by Eileen Carr
When a Muslim high school student is accused of a crime she didn’t commit, her school counselor gets involved to clear her record in this ripped-from-the-headlines novel.
When Lily Simon finds cops in the lobby of the high school where she’s a guidance counselor, she’s not surprised: cops and adolescents go together like sex, drugs, and rock ‘n’ roll. But when the cops take Jamila, a Muslim student, into custody for a crime she didn’t commit, Lily’s high school becomes a powder keg.
Police think Jamila is responsible for a hit and run, and since she’s not talking, they have no choice but to keep her as the main suspect. And since the victim—a young soldier recently returned from Afghanistan—is lying unconscious in the hospital, the whole town is taking sides on whether or not Jamila’s arrest is religious persecution. Determined to find the truth, Lily teams up with a reporter to uncover what really happened the night of the hit and run.
She chanted the words along with the rabbi and the rest of her community, words that have been chanted for centuries. Words of remembrance. Words of healing. Words of prayer. She felt what she almost always did in these situations.
It wasn’t that she didn’t appreciate the value of ritual. She totally did. She was here, wasn’t she? She’d even worn panty hose, for Pete’s sake, and there wasn’t much on this earth that she’d wear panty hose for. Lily got it. You had to mark things like the one-year anniversary of your mother’s death. It wasn’t a date that you let slide by. You stopped. You noticed. You thought about what it meant. It was the end of Lily’s time of mourning. It was time to move on, whatever that meant.
She hoped her mother appreciated Lily coming here to mark her yahrzeit. Not that Lily believed her mother was watching. She didn’t. Mostly. She was pretty sure that when you died, you went into the ground and the worms ate you. It didn’t matter if you were Jewish or Muslim or Buddhist or Presbyterian. That was it.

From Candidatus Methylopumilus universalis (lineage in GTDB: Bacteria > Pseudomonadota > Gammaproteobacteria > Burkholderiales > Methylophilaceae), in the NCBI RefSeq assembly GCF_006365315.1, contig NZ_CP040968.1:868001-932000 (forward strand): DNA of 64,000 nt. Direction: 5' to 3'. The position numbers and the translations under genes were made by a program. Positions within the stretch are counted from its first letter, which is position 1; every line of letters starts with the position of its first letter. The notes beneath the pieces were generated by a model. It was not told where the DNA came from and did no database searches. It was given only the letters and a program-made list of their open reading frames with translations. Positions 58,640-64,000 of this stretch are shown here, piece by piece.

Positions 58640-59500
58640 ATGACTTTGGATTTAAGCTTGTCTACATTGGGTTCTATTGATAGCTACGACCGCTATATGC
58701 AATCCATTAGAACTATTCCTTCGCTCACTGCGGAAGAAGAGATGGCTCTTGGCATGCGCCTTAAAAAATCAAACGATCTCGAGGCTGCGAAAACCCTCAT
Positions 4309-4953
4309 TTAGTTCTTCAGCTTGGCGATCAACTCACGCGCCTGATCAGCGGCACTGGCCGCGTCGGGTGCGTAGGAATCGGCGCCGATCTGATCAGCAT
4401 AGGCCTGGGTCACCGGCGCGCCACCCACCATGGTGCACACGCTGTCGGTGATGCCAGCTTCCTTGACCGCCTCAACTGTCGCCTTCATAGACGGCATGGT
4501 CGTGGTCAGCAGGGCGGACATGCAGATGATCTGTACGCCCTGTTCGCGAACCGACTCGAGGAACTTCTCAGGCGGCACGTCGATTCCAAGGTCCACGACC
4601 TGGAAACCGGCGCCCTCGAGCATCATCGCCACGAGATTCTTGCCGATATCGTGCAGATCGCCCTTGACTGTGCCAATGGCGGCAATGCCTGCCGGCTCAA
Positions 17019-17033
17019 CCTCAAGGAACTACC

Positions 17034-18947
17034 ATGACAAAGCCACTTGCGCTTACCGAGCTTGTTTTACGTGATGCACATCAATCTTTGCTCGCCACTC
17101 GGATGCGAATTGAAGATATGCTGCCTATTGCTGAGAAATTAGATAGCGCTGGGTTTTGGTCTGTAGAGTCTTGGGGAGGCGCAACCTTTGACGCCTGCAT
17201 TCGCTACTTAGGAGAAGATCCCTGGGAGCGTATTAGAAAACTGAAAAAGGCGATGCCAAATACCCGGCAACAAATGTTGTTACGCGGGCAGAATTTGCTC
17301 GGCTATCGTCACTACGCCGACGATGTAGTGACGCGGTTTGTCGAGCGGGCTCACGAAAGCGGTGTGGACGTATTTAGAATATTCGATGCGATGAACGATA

But there were moments, times when Lily was alone in her mother’s house, when she could swear she smelled her mother’s perfume or woke feeling the caress of her mother’s hand on her forehead. Mainly she wrote it off to wishful thinking. Sometimes, though, sometimes she found herself believing it was more. Not because it was rational, but because she needed it. She needed to feel like it all meant something.
The rabbi wished peace for all who mourned. Lily sat and listened to the rest of the service. Then she obediently trooped into the assembly room for Oneg Shabbat.
You WILL NOT be able to put this book down once you have started! The way things go in this book will keep you turning page after page waiting to find out just what happens! This will most diffidently be a book to read starting off 2015 if you haven't yet!
*Received for an honest review*
AUTHOR Bio and Links:
Eileen Carr was born in Dayton, Ohio. She moved when she was four and only remembers that she was born across the street from Baskin-Robbins. Eileen remembers anything that has to do with ice cream. Or chocolate. Or champagne.
Eileen’s alter ego, Eileen Rendahl, is the award-winning author of four Chick Lit novels and the Messenger series.
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